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Course of Study


With over 100 faculty in the Program, entering students may choose among diverse specializations in the field of genetics.  The courses taken may vary depending on the area of specialization, and every effort is made to tailor the curriculum to students' individual needs.  Regardless of the field of specialization, the Program ensures that its students graduate with an excellent working knowledge of modern genetics and molecular biology.  The primary advisor during the first year is the Program Director, who helps each student to select laboratory rotations and develop an individualized plan of study.  In addition, the heads of the laboratories in which students rotate serve an important advisory role.  Typically, students have chosen a laboratory in which to pursue their dissertation research by May of the first year.  At this time, the dissertation advisor joins the Program Director in mentoring students throughout the remainder of their graduate careers.  Once students have defended their research proposal in their fifth semester, their dissertation research committees also become important supportive resources.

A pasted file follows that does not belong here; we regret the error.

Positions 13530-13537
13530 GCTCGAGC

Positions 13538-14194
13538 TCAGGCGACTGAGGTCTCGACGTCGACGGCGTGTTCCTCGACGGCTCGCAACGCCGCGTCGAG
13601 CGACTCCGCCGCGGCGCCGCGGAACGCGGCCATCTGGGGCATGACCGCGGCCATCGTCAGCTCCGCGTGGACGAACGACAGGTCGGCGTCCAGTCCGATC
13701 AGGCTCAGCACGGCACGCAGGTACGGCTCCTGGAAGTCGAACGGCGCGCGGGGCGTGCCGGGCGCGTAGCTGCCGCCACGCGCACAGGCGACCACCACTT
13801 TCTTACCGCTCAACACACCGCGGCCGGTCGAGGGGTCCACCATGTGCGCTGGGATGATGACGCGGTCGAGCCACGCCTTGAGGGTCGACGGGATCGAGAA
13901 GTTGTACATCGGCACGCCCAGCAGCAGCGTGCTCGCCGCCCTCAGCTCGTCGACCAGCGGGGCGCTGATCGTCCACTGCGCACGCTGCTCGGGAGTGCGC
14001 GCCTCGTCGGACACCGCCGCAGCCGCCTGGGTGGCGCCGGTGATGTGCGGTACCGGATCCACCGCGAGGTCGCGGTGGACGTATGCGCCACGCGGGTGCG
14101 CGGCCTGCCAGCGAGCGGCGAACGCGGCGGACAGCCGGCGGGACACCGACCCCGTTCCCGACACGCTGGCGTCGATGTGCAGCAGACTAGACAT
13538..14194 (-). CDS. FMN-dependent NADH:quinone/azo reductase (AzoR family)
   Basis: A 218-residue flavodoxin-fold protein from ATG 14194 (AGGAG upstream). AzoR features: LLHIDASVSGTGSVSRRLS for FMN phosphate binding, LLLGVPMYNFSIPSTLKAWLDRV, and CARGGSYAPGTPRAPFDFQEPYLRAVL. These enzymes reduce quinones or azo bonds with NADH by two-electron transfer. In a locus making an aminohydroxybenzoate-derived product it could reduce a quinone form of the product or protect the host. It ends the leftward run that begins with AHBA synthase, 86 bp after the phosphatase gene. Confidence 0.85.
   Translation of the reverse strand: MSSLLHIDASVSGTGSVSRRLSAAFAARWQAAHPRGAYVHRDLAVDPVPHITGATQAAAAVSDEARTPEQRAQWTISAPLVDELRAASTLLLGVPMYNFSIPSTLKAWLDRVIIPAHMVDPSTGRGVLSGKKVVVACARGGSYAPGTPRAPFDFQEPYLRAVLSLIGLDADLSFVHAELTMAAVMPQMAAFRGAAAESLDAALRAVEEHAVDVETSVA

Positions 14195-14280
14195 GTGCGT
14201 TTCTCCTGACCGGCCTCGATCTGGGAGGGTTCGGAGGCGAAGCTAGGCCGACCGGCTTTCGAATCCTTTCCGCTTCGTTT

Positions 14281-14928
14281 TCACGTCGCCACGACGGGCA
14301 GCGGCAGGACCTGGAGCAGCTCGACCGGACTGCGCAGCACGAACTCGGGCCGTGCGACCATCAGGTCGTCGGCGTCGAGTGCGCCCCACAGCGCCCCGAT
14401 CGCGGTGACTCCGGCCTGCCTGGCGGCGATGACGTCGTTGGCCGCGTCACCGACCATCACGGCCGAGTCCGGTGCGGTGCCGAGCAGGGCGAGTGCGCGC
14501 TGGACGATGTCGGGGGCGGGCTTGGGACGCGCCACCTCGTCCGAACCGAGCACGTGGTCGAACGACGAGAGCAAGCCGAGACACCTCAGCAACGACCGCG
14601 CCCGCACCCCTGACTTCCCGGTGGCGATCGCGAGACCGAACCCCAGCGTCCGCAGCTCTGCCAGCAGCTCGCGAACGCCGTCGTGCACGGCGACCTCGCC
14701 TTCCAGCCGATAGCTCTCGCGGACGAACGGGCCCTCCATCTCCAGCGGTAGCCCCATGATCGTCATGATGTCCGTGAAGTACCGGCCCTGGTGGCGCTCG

Choosing a Laboratory

We do not expect students to know which laboratory they want to work in at the time that they enter the program. Therefore, we use the Laboratory Rotation course as a vehicle to introduce first-year trainees to the kinds of research conducted in several laboratories within the program. Through the laboratory rotations, students gain a hands-on introduction to the particular experimental systems and methodologies available in each laboratory, along with a general feeling for the ambience of each lab. Typically, a student will rotate in three different laboratories during the first year (Fall, Winter, Spring).